CMA CGM Pledges Not to Use Northern Sea Route

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The Sovcomflot-operated icebreaking LNG carrier Christophe de Margerie at Yamal LNG on the Northern Sea Route. The de Margerie and her sister ships are specially designed for the conditions of the NSR. (Total)


CMA CGM head Rodolphe Saadé announced Friday that his firm’s ships will not use the Northern Sea Route above Russia, the Arctic alternative to the busy Asia-EU route through the Suez Canal.

The NSR is opening up for shipping due to decreasing Arctic ice coverage, and its development is a major priority for the government of Russian President Vladimir Putin. It is a politically-sensitive region – for foreign military vessels, the route is subject to special Russian regulatory measures, even in non-Russian waters – and it is also an environmentally-sensitive Arctic environment.

In a statement, CMA CGM emphasized environmental risk in explaining its decision. “Rich in its unique and largely unexplored biodiversity, the Arctic plays an essential role in regulating ocean currents and global climate patterns. The use of the Northern Sea Route will represent a significant danger to the unique natural ecosystems of this part of the world, mainly due to the numerous threats posed by accidents, oil pollution or collisions with marine wildlife,” the company said in a statement.

At present, the route is open without icebreaker escort for about three to four months of the year. It is not served by any transoceanic container services and is not presently considered competitive for this purpose, according to Maersk Line. Last year, the number-one ocean carrier tested the route for a delivery voyage and said that it did not plan to follow with regular cargoes. “Currently, we do not see the Northern Sea Route as a commercial alternative to our existing network, which is defined by our customers’ demand, trading patterns and population centers,” the firm said in a statement.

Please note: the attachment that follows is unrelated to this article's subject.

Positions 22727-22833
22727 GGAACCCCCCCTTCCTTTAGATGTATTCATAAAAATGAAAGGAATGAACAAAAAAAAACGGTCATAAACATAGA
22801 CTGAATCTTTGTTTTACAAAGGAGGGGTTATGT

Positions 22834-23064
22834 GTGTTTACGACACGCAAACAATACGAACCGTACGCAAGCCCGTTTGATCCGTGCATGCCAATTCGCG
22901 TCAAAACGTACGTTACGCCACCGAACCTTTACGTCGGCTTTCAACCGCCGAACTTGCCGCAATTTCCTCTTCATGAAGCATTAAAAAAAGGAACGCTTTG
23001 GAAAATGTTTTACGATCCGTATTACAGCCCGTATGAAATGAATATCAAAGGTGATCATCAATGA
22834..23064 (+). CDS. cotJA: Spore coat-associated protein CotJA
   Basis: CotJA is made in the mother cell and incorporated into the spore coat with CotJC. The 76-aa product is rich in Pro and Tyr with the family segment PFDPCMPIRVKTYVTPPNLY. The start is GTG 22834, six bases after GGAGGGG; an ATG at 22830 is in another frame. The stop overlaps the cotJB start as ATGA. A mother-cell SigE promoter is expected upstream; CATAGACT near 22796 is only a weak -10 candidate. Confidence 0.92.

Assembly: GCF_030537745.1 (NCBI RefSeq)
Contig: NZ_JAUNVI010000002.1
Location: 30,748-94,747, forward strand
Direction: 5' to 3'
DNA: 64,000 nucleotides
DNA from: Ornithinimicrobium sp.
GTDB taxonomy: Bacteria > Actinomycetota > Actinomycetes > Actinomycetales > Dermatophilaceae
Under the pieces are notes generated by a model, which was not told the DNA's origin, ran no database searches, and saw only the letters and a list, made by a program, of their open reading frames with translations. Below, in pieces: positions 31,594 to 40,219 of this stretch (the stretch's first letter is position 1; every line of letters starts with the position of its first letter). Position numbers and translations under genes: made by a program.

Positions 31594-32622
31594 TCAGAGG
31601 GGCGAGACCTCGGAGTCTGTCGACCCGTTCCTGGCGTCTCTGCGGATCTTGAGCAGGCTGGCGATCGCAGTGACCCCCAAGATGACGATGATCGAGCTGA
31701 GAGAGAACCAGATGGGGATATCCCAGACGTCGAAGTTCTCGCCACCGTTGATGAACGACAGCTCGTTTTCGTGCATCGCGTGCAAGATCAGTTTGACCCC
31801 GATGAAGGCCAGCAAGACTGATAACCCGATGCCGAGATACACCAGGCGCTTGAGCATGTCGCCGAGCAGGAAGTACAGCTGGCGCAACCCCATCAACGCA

Saadé presented CMA CGM’s position at a ceremony at the Elysée Palace Friday attended by French business leaders, French President Emmanuel Macron and several of Macron’s ministers.

French oil major Total is a prominent backer of the Yamal LNG project in the Russian Arctic, which is the primary commercial user of the Northern Sea Route. Yamal LNG exports its cargo using a fleet of specially-built icebreaking LNG carriers, which are capable of transiting the NSR eastwards to Asian markets for part of the year, circumventing the long southern voyage around Europe, the Middle East and South Asia.

CMA CGM’s announcement comes in advance of the next G7 Summit, which will be held in Biarritz this weekend. 30 environmental NGOs are boycotting the event, alleging that Macron is attempting to prevent their involvement at the summit by limiting the number of available accreditations. The list of organizations involved in the boycott includes Greenpeace and Oxfam France.

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